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Arts of Japan series : print #2 - predecessors

Posted by Dave Bull at 2:26 AM, May 18, 2012 [Permalink]

If you followed the Google image link that I included in the previous post, you will have seen that the Kamakura Daibutsu can be viewed and 'framed' in a huge number of different ways.

Just how to depict it will depend on a number of things, but one over-riding factor will be the relatively small size of my print (this is of course decided for the entire series). I'm pretty good at getting a lot of detail in my prints, but that's not the approach we need to take every time!

Here are a few images showing some earlier woodblock versions. First ... Hiroshige:

What a mournful looking Daibutsu! Did Hiroshige actually go and look at it? It seems doubtful ...

British designer Elizabeth Keith did one in 1919 (carved/printed by Watanabe):

And Kawase Hasui had two kicks at the cat, a simple postcard version, and a large o-ban print. This was also by Watanabe, and it's curious to see that both the Watanabe editions use leaf shadows on the stonework, although in Hasui's version the steps have changed, as the statue's base was apparently destroyed in the 1923 earthquake.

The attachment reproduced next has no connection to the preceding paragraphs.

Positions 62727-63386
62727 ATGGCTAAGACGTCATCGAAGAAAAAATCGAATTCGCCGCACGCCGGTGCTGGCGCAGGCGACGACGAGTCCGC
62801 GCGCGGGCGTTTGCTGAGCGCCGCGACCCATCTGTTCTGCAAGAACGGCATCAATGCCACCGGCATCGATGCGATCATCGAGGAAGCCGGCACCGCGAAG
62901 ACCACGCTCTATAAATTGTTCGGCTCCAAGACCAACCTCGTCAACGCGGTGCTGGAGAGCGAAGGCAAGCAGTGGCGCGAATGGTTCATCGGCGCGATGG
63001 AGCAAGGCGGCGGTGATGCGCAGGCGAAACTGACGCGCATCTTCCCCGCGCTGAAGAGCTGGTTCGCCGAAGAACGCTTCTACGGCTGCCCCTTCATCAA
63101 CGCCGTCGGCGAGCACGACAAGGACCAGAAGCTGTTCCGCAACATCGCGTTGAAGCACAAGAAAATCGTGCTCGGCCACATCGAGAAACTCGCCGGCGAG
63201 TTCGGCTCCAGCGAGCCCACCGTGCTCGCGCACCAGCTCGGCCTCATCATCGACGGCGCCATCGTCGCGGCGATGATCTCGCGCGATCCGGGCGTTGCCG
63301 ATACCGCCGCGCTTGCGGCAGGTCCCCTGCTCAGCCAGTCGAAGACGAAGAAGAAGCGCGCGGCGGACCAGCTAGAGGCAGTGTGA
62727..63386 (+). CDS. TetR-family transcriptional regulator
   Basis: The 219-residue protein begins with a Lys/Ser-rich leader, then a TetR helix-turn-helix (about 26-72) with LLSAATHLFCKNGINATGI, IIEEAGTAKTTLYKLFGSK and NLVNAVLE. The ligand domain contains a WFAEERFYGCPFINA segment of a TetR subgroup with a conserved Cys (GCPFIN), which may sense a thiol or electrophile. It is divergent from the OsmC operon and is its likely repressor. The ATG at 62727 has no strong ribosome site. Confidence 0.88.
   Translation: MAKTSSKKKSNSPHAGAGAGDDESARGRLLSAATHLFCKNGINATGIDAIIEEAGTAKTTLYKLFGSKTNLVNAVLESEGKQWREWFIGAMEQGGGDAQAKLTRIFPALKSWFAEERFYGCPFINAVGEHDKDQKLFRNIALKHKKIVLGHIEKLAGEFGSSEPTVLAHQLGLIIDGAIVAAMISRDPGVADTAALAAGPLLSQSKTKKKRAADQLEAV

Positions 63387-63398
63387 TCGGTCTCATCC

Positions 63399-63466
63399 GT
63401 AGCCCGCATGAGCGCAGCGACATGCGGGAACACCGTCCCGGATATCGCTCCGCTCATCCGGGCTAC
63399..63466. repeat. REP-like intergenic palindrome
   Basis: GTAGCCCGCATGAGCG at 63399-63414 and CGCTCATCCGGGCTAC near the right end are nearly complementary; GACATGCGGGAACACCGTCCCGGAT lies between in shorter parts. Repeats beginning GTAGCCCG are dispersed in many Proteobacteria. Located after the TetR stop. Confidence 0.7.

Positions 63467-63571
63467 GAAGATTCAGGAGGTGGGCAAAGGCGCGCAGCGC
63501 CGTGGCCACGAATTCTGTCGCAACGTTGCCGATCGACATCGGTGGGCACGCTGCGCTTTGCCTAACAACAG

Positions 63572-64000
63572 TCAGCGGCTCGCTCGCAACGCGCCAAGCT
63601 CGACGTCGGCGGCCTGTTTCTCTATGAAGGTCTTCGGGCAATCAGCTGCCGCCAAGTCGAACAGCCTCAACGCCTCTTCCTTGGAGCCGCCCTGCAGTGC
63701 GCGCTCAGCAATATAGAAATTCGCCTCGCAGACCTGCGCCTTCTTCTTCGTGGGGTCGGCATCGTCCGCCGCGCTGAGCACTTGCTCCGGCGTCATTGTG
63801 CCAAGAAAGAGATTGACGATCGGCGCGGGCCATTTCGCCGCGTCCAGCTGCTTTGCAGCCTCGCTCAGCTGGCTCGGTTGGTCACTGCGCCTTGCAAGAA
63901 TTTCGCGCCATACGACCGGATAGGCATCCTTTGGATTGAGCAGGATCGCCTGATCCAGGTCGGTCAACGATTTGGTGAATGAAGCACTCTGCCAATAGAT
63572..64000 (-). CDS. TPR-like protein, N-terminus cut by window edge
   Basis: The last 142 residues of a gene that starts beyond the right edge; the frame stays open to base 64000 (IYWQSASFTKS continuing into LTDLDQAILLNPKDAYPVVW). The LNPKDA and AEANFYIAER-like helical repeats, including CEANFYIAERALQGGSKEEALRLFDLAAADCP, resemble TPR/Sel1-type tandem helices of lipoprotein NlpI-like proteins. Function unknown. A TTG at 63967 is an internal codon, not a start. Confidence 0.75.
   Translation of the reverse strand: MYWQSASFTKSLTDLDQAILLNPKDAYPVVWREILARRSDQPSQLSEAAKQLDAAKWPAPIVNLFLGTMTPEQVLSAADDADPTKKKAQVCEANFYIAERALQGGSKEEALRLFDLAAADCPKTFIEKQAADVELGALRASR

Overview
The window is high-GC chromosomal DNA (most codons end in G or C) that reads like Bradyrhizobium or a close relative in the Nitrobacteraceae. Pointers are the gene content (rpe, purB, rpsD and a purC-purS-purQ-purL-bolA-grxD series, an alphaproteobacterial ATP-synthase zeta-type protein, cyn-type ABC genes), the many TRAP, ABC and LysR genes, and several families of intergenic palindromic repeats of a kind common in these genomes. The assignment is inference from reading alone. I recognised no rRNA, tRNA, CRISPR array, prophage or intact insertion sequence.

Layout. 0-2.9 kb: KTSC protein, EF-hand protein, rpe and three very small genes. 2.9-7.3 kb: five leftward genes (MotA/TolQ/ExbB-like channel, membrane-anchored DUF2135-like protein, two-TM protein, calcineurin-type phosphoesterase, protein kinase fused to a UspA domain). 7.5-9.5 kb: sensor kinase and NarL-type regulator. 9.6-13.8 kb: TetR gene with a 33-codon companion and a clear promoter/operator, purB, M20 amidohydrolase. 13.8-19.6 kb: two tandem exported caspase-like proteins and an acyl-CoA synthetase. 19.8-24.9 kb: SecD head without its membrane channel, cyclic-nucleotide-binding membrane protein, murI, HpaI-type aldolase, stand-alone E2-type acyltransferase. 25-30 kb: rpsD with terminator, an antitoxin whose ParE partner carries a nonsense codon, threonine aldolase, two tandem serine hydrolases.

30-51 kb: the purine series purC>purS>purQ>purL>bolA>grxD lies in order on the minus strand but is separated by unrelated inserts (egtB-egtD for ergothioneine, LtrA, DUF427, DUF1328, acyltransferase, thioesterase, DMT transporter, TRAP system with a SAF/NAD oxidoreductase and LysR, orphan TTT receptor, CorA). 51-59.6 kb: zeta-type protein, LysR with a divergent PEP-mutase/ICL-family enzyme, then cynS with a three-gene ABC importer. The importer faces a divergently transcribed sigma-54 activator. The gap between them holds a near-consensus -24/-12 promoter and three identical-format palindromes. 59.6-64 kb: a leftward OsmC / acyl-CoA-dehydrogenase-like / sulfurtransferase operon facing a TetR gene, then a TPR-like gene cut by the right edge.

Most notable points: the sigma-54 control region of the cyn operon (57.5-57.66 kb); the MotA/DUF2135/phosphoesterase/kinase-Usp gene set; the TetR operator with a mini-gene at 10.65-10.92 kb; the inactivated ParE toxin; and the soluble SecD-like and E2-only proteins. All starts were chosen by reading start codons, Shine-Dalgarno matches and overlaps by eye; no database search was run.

It's curious also that Hasui - just like Hiroshige - got the thing 'wrong'. Here's a photo from basically the same angle as Hasui's version:

Not quite sure why Hasui thought that the Daibutsu might look better with a football helmet ...

Anyway, all those designers took the same basic approach - a full view of the statue in its surroundings with some overhanging tree branches for 'compositional effect'. I don't think I have quite that much room, and there's a idea I've been mulling over for quite some time ... but let's save that for the next post!


Following comment posted by: Margaret Maloney on May 19, 2012 5:59 AM

I can't contain my excitement!

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